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[409] and, leaving the field, we continued slowly to advance through a dense wood, met by a perfect sheet of fire, under which the killed and wounded were falling fast in our ranks. Still the brave fellows pressed on, followed by a Virginia and a Texas regiment, who took an active part in the engagement. General Ewell being on that part of the ground directing the movements and encouraging the men with conspicuous bravery, his presence alone held the men in position for over an hour and a half, under this terrific fire. I returned to bring up the Sixteenth Mississippi and the Twenty-first North Carolina regiments, with Major Wharton's battery. I met General Whiting near the Cold Harbor house, who had just rode up, and asked me where he had better carry in his division. Convinced that our efforts were too much concentrated in the previous direction, causing much confusion, in a dense wood, with the risk of firing on our own men, (as I am sure had been done,) I strongly advised him to meet the enemy half a mile to our right, (north,) so as to flank the force in our front, or encounter a second body of the foe. After results showed that General Whiting's selection of the point of attack, as indicated, was highly judicious, as he met a reserved body of the enemy, defeated them and captured their battery. A few moments after the brief interview with General Whiting, Brigadier-General Winder met me, and said his brigade was coming up, and asked where he should enter the field. I directed him to march well to the left, which he did, and brought a timely support in a perilous crisis to General Elzey, and other brigades, who had been terribly cut up by the terrible fire of the musketry, and the well-served batteries at McGee's house, afterward captured. These brief meetings over, I sought the two regiments who were awaiting orders, uncertain what to do. I decided to enlarge the front of attack, as I had suggested to Generals Whiting and Winder, and led these regiments across the road into the pines, one third of a mile to the right (north) of the first point of attack. Here we met two regiments coming out of the field in confusion, who cried out, “You need not go in; we are whipped; you can't do anything!” Some of our men cried, “Get out of our way; we will show you how to do it.” I formed my force, increased on the left by the fragments of other regiments who had been rallied, as nearly parallel with the line opposed to us as I could judge by their fire through the woods, and then rode along the line, distinctly telling the men, in the hearing of all, that “they were now to make a charge with the bayonet, and not to stop one moment to fire or reload, by doing which they remained longer under the enemy's fire, and gave him the advantage over us, posted as he was, in a good position, and. strengthened by fallen timber to obstruct our advance, and that the quicker the charge was made, the less would be our loss” --leading them on with perfect confidence in their pluck. The regiment advanced firmly and gallantly, receiving heavy volleys of the enemy's fire from the opposite height, without returning it, pushed on down the hill and over the trees felled in the swampy ground to impede our progress, all the time under torrents of musketry fire, and bravely and rapidly ascended the hill, cheered on by the continuous shouting of the command, “Charge, men, charge!” It would have required older and braver troops, and those engaged in a better cause, to have stood firm against an onset so rapid, so resolute, so defiant. The enemy were swept from the hill, and retreated rapidly from his strong position, and it was not until his flying forces presented a strong temptation, that a destructive fire was opened upon them. Pursued to his camp, the enemy perceiving some of our forces on his flank, one regiment surrendered in a body; the others fled down a ravine to the Chickahominy.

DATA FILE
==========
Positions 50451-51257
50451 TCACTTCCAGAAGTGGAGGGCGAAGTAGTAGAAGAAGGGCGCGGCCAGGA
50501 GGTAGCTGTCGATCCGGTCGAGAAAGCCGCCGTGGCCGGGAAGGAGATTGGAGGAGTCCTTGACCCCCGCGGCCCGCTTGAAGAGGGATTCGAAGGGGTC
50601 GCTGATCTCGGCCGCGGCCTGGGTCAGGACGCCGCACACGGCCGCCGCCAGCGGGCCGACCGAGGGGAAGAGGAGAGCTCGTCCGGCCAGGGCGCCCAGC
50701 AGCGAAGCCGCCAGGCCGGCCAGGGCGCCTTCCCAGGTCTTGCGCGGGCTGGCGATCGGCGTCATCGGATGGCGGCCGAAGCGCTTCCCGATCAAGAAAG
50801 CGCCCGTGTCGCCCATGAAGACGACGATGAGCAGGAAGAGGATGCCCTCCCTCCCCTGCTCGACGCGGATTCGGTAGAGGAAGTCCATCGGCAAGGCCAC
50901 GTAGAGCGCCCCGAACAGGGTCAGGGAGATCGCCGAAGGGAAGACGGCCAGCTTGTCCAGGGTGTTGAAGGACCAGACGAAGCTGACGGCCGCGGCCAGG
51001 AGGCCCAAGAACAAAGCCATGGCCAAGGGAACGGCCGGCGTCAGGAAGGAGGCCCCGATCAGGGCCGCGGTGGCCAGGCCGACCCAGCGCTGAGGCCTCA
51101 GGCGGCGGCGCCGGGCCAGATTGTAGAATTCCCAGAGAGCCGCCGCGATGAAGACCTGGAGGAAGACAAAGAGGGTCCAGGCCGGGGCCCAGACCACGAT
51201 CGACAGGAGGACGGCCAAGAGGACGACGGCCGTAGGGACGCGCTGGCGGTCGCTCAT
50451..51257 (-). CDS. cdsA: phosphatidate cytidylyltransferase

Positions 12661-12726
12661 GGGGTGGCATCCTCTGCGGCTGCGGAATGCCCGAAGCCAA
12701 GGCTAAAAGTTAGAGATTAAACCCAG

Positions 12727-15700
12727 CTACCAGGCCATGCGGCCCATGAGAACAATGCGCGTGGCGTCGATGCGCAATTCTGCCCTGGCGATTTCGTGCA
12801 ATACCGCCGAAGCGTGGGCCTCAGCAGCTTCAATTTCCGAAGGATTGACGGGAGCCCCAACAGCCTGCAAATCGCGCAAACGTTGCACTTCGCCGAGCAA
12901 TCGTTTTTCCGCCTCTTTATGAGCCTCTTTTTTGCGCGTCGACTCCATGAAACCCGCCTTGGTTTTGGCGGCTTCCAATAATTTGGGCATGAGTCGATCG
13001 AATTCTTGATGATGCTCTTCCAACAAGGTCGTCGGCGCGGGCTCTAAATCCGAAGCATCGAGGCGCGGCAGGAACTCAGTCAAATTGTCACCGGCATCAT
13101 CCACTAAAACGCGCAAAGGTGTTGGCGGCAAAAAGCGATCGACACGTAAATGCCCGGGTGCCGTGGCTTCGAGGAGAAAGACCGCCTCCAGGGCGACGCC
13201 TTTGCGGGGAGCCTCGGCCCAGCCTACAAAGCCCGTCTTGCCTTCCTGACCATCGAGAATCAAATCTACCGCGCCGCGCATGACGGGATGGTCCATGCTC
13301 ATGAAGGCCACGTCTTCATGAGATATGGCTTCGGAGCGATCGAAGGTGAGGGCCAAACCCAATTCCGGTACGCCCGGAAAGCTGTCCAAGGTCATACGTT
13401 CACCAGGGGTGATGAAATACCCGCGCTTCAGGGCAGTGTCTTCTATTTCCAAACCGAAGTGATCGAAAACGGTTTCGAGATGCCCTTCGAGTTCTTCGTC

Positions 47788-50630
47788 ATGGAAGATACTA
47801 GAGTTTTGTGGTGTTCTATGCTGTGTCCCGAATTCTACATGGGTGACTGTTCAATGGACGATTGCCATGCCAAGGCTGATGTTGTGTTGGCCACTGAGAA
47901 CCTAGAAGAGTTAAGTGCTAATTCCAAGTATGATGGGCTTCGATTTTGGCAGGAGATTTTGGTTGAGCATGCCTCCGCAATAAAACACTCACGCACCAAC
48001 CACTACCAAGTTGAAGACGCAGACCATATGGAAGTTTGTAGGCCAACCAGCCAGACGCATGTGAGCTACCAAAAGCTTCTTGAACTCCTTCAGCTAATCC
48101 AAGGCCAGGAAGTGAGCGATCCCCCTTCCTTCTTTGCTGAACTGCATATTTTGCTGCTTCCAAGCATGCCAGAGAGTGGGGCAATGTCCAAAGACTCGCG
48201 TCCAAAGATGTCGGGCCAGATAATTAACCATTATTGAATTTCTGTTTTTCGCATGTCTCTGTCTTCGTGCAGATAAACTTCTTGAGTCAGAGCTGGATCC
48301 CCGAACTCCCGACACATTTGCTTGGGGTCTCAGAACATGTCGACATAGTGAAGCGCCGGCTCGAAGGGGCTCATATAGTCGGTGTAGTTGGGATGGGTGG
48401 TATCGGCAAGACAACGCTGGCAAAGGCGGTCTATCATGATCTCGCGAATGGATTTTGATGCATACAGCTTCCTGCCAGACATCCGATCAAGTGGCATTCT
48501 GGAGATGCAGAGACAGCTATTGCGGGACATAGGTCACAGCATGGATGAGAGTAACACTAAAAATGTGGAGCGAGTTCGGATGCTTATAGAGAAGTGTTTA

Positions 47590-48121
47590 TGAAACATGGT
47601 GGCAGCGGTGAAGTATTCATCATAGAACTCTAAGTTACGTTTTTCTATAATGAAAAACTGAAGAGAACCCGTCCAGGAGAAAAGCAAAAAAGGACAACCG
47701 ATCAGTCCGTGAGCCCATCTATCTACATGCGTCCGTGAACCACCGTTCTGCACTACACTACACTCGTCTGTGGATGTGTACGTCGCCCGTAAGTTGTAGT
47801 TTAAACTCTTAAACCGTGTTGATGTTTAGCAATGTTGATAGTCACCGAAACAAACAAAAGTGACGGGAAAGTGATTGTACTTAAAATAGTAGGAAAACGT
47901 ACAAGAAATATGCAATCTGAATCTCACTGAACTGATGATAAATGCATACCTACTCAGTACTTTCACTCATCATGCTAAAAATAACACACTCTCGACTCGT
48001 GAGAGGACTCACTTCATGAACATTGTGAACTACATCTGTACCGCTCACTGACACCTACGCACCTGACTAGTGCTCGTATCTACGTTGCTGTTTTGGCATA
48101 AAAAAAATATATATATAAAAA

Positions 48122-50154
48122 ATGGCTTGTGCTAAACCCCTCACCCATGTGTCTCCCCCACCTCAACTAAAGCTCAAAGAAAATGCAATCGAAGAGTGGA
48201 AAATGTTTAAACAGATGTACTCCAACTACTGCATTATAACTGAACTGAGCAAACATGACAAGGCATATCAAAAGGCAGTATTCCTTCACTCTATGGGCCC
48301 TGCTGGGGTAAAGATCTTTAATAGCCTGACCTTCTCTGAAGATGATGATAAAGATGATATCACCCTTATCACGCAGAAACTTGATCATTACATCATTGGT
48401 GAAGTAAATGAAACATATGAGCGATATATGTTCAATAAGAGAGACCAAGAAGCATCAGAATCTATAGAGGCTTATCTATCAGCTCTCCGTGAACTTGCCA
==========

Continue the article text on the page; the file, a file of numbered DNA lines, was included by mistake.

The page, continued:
Reaching the plateau which the Federal General had judiciously selected, and so well defended by artificial aids, I found a battery of seven guns, the First Pennsylvania artillery, Captain Cater, which had been captured a few minutes before by parts of several regiments, who had, with determined courage, pressed forward at the first point of attack, with fearful losses. Parts of these companies of the Eighteenth Alabama, and fragments of several companies of the Twenty-first Georgia regiments, were the first at the guns followed by the Fifth Texas and Eighteenth Georgia.